[Andreas] has created this tutorial on real-time (RT) tasks in Linux. At first blush that sounds like a rather dry topic, but [Andreas] makes things interesting by giving us some real-world demos using a Raspberry Pi and a stepper motor. Driving a stepper motor requires relatively accurate timing. Attempting to use a desktop operating system for a task like this is generally ill-advised. Accurate timing is best left to a separate microcontroller. This is why we often see the Raspi paired with an Arduino here on Hackaday. The rationale behind this is not often explained.
[Andreas] connects a common low-cost 28BYJ-48 geared stepper motor with a ULN2003 driver board to a Raspberry Pi’s GPIO pins. These motors originally saw use moving the louvers of air conditioners. In general, they get the job done, but aren’t exactly high quality. [Andreas] uses a simple program to pulse the pins in the correct order to spin the motor. Using an oscilloscope, a split screen display, and a camera on the stepper motor, [Andreas] walks us through several common timing hazards, and how to avoid them.
The most telling hazard is shown last. While running his stepper program, [Andreas] runs a second program which allocates lots of memory. Eventually, Linux swaps out the stepper program’s memory, causing the stepper motor to stop spinning for a couple of seconds. All is not lost though, as the swapping can be prevented with an mlockall() call.
The take away from this is that Linux is not a hard real-time operating system. With a few tricks and extensions, it can do some soft real-time tasks. The best solution is to either use an operating system designed for real-time operation, or offload real-time operations to a separate controller.
Continue reading “A Tutorial on Using Linux for Real-Time Tasks”
The Stepstick and Pololu motor drivers are the heart of just about every Reprap electronics board, but they can go bad. The usual way of testing these things is to rig up a microcontroller on a breadboard, grab some cables, and wire something up. [Ken]’s Easy Stepper Motor Controller is a much simpler solution to the problem of testing these drivers and could, with a bit of practice, be constructed on a single-sided homebrew PCB.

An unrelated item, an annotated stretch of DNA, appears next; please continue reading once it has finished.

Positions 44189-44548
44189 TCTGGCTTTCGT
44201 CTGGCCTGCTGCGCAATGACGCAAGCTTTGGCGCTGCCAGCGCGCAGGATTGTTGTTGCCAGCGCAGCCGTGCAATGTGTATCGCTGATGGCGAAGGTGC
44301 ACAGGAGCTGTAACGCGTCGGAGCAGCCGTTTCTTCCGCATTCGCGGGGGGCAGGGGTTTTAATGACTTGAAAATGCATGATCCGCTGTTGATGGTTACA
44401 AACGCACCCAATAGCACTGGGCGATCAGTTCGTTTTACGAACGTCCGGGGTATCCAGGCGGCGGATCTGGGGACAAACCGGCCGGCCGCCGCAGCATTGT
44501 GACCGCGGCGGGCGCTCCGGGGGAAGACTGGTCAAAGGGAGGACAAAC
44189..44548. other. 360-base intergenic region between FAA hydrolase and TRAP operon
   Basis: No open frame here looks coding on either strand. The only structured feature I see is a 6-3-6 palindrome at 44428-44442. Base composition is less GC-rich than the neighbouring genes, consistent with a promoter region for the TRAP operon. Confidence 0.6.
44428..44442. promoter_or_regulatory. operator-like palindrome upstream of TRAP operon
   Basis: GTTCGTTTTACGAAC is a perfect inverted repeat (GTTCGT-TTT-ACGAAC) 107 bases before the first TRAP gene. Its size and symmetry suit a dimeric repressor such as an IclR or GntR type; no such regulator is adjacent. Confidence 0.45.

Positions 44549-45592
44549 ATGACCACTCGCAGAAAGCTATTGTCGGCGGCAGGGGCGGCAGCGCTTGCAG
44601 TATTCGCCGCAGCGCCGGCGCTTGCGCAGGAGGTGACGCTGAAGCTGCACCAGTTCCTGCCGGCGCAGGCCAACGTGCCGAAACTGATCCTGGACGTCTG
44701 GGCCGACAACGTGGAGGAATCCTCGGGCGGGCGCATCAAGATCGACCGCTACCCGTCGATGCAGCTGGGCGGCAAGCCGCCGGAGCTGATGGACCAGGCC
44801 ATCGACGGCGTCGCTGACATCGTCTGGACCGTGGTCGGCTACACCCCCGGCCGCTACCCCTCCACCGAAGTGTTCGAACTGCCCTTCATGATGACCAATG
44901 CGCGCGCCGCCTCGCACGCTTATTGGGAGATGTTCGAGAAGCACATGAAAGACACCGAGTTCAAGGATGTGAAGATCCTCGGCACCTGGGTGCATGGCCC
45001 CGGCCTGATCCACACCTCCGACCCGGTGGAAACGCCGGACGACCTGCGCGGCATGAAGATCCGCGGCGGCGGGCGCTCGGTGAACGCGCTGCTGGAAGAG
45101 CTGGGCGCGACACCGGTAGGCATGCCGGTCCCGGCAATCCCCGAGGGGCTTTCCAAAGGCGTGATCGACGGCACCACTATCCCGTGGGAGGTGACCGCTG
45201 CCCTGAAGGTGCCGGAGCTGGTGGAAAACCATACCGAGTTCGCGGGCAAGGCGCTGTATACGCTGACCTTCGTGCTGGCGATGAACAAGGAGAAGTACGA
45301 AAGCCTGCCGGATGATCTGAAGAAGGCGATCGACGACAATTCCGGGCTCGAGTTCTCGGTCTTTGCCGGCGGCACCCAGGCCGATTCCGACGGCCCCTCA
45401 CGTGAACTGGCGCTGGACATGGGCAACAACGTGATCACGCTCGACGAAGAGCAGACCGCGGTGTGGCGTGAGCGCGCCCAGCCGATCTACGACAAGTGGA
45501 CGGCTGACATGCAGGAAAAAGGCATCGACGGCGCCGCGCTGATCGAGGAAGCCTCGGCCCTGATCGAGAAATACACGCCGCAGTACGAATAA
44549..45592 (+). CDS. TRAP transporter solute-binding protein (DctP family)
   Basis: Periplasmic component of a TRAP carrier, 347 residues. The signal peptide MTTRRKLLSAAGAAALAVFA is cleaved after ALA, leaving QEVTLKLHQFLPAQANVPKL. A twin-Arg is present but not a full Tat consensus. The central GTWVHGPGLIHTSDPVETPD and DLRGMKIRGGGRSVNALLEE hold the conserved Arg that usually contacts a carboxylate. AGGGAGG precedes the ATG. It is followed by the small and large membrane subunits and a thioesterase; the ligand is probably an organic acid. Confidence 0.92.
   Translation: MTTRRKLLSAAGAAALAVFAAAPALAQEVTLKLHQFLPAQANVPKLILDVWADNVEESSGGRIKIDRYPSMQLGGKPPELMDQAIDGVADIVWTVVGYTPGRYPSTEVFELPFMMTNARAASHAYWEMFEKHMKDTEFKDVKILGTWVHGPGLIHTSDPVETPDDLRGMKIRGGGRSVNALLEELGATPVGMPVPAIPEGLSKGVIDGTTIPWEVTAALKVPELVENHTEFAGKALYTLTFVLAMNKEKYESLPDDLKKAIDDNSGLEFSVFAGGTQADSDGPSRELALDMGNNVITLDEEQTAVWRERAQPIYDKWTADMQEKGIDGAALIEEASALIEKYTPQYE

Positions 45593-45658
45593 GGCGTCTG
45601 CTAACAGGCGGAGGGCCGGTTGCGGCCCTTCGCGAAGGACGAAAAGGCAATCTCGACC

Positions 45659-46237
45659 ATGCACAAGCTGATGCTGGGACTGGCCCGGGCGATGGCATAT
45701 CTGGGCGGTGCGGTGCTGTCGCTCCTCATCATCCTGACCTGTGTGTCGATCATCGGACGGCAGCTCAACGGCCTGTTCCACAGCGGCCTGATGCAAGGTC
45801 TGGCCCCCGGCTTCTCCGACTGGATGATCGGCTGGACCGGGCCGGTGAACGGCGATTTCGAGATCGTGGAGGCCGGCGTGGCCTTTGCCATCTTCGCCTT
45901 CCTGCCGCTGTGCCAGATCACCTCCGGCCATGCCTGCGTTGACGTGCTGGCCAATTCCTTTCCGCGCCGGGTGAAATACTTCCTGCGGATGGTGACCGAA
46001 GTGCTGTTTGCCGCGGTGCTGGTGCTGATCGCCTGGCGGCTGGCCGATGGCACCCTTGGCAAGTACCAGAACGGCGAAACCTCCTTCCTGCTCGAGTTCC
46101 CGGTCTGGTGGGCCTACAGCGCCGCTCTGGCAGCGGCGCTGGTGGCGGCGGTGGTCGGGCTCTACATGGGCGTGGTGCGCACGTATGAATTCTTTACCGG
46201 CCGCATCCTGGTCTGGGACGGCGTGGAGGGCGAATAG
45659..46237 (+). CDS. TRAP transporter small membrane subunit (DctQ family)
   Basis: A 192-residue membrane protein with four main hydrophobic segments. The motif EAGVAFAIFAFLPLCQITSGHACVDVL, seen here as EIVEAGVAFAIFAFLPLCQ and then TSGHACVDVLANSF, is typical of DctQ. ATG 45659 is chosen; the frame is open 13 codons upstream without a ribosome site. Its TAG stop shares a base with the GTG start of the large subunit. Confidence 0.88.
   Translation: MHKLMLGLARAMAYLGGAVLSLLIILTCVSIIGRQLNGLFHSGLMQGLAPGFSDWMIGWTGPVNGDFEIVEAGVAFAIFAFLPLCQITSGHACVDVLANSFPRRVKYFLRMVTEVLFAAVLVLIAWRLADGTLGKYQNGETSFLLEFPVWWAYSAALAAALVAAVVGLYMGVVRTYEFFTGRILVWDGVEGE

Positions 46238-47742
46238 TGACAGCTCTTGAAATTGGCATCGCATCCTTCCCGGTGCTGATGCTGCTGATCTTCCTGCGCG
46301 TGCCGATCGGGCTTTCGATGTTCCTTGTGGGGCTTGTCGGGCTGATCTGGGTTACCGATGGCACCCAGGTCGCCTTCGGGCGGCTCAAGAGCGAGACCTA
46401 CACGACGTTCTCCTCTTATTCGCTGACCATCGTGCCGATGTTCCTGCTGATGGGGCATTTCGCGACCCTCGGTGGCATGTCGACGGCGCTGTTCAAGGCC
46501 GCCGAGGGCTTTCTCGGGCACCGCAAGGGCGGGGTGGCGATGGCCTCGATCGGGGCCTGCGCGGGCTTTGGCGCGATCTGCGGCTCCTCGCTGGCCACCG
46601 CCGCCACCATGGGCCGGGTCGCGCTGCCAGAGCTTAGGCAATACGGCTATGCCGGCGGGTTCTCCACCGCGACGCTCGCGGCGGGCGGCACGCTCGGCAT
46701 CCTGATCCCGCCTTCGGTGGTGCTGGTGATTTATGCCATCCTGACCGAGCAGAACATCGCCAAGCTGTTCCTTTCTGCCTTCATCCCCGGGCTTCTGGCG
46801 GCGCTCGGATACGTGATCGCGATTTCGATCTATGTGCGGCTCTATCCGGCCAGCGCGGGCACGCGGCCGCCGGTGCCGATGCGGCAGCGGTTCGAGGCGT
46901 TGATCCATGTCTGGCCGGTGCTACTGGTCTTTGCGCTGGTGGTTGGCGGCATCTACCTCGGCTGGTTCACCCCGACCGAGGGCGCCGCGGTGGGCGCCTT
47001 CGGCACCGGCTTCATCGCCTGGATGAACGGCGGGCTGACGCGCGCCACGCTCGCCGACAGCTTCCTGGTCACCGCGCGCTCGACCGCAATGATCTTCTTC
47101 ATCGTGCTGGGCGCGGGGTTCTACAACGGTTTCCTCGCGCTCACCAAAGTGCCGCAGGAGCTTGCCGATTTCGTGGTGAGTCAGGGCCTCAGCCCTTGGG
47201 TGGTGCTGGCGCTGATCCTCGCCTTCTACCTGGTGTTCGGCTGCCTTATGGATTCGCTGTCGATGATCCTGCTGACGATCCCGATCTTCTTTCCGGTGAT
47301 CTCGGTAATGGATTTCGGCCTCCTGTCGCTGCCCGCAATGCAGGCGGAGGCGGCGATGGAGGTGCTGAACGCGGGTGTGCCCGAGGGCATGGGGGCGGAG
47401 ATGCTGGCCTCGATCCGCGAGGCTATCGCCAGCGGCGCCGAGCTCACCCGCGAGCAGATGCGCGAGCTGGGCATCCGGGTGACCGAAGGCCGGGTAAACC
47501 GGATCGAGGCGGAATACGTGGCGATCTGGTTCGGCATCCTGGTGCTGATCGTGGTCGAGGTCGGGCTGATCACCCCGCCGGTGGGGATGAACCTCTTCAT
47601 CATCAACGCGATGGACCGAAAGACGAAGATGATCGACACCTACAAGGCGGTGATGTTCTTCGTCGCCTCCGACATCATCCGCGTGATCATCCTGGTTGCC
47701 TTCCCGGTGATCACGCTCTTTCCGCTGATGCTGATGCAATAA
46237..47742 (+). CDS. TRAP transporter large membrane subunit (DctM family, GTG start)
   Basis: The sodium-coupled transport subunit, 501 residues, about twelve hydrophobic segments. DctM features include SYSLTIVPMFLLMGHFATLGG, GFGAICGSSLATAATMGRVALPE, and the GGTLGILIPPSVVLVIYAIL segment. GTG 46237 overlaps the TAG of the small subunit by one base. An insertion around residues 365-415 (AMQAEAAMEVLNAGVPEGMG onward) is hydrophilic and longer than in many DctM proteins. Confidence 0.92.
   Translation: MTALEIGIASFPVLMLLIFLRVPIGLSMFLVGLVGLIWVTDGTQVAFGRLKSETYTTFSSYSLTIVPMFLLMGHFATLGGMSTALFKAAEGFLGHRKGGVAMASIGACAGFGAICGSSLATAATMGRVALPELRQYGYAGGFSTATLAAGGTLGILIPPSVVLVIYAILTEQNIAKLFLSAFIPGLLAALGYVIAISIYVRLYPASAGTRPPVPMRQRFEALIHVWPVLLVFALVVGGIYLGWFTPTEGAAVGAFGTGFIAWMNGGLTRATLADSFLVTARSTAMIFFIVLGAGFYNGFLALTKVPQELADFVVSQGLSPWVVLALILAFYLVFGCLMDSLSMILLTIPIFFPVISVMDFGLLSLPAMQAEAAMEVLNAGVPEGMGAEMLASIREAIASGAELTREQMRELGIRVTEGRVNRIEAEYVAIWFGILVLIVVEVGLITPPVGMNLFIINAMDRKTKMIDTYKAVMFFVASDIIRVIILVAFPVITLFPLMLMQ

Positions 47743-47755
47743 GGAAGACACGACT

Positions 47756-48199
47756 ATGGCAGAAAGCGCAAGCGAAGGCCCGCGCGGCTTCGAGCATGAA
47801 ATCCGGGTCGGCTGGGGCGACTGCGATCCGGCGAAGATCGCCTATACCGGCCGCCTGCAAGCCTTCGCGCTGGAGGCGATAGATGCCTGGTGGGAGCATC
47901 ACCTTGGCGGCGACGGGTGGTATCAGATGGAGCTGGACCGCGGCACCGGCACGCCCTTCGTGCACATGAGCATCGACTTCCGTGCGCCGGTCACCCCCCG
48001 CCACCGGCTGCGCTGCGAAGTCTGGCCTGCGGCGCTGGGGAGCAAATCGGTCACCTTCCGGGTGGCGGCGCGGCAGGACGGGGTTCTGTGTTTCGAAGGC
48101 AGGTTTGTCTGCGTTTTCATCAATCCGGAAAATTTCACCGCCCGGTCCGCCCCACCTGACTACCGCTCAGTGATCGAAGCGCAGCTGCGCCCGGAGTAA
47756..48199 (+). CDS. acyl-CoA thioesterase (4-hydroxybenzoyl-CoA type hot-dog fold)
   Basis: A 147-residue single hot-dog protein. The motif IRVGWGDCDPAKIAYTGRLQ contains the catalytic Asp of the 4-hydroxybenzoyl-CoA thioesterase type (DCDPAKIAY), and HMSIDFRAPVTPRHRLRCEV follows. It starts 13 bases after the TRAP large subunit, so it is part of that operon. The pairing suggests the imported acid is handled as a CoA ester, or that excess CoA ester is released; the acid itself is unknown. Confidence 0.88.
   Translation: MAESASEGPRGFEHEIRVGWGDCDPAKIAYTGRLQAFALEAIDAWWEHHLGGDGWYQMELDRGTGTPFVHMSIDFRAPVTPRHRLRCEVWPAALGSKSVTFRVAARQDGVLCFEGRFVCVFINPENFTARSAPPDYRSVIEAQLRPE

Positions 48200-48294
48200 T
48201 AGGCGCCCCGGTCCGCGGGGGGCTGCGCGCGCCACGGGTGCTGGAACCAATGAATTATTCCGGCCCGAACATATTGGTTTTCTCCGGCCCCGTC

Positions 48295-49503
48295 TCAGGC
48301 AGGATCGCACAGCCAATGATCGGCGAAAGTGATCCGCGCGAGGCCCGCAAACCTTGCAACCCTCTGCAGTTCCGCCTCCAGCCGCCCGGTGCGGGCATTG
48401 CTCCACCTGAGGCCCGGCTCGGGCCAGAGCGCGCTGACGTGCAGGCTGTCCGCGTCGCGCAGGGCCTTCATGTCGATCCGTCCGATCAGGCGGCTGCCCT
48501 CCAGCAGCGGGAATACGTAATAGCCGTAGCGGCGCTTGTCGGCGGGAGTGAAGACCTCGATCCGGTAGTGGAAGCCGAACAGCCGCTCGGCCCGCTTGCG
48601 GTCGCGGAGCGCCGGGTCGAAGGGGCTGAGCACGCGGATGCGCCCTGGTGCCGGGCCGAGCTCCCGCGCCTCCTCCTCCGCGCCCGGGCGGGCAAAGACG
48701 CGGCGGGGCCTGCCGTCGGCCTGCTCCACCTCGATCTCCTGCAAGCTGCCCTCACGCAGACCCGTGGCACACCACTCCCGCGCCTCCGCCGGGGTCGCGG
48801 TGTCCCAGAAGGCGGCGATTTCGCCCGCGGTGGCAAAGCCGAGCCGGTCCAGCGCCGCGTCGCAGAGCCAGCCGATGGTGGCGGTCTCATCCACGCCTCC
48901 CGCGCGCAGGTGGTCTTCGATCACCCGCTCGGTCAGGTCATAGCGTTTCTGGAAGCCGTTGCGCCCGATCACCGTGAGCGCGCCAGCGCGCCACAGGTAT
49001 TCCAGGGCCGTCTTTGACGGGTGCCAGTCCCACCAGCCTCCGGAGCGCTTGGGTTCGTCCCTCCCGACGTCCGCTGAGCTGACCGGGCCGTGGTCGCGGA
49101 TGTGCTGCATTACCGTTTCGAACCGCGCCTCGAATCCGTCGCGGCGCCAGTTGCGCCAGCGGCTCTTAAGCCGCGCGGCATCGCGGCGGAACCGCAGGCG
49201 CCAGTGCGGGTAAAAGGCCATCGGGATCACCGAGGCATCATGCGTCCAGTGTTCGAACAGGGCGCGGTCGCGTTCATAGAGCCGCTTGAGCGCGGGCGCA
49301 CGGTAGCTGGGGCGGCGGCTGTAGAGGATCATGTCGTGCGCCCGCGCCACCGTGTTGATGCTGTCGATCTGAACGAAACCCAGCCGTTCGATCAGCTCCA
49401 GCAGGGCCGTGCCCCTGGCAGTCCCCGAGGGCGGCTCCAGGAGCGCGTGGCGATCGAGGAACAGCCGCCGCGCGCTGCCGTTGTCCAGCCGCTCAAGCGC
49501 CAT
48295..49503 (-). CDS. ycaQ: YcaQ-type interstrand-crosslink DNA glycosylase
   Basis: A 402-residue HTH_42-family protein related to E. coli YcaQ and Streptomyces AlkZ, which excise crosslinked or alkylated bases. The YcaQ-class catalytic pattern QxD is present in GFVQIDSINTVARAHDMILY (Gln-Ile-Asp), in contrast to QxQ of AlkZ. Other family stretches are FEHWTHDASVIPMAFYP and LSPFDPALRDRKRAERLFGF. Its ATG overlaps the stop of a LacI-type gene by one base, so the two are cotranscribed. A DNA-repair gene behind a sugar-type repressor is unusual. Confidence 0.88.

The Easy Stepper Motor Controller is a very simple board with connections to a motor, a power supply, and headers for a single Pololu or Stepstick motor driver. Two buttons and a pot control the rotation of the motor with the help of an ATtiny10, and jumpers for up to 16x microstepping are right there on the board.
There’s a video after the break showing what this stepper motor driver driver can do. It’s not much, but if you’re just testing a driver, it’s all you need.
Continue reading “The Stepper Driver Driver”
Playing music on floppy drives is something that has been done to death. [kiu]’s RumbleRail is something else entirely. Yes, it’s still a collection of floppy drives playing MIDI files, but the engineering and build quality that went into this build puts it in a class by itself.
Instead of the usual assemblage of wires, power cords, and circuits that accompany most musical floppy drive builds, [kiu]’s is an exercise in precision and modularity. Each of the eight floppy drives are connected to its own driver with an ATMega16 microcontroller on board. The microcontrollers in these driver boards receive orders from the command board over an I2C bus. Since everything on the RumbleRail is modular, and the fact [kiu] is using DIP switches to set the I2C address of each board, this build could theoretically be expanded to 127 voices, or 127 individual floppy drives each playing their part of a MIDI file.
The RumbleRail can also operate in a standalone mode without the need for a separate computer feeding it data. MIDI files can be loaded off an SD card by the main controller board, and decode them for the floppy drivers.
If you’d like to build your own RumbleRail, all the board files, schematics, and firmware are up on [kiu]’s git. There are, of course, a few videos below of the floppy jukebox in action.
Continue reading “The Most Beautiful Floppy Disk Jukebox Ever”
Looking for a clever way to build a Phenakistoscope? Maybe you’re more familiar with its other names; Fantoscope, Phantasmascope, or perhaps its close cousin the Zoetrope?
If you’re still scratching your head, that’s okay — they have really weird names. What we’re referring to here is a type of optical illusion that mimics movement by showing a series of still images at an offset interval — this can be achieved by looking through slots, strobing a light (like in this case) or even by the use of mirrors.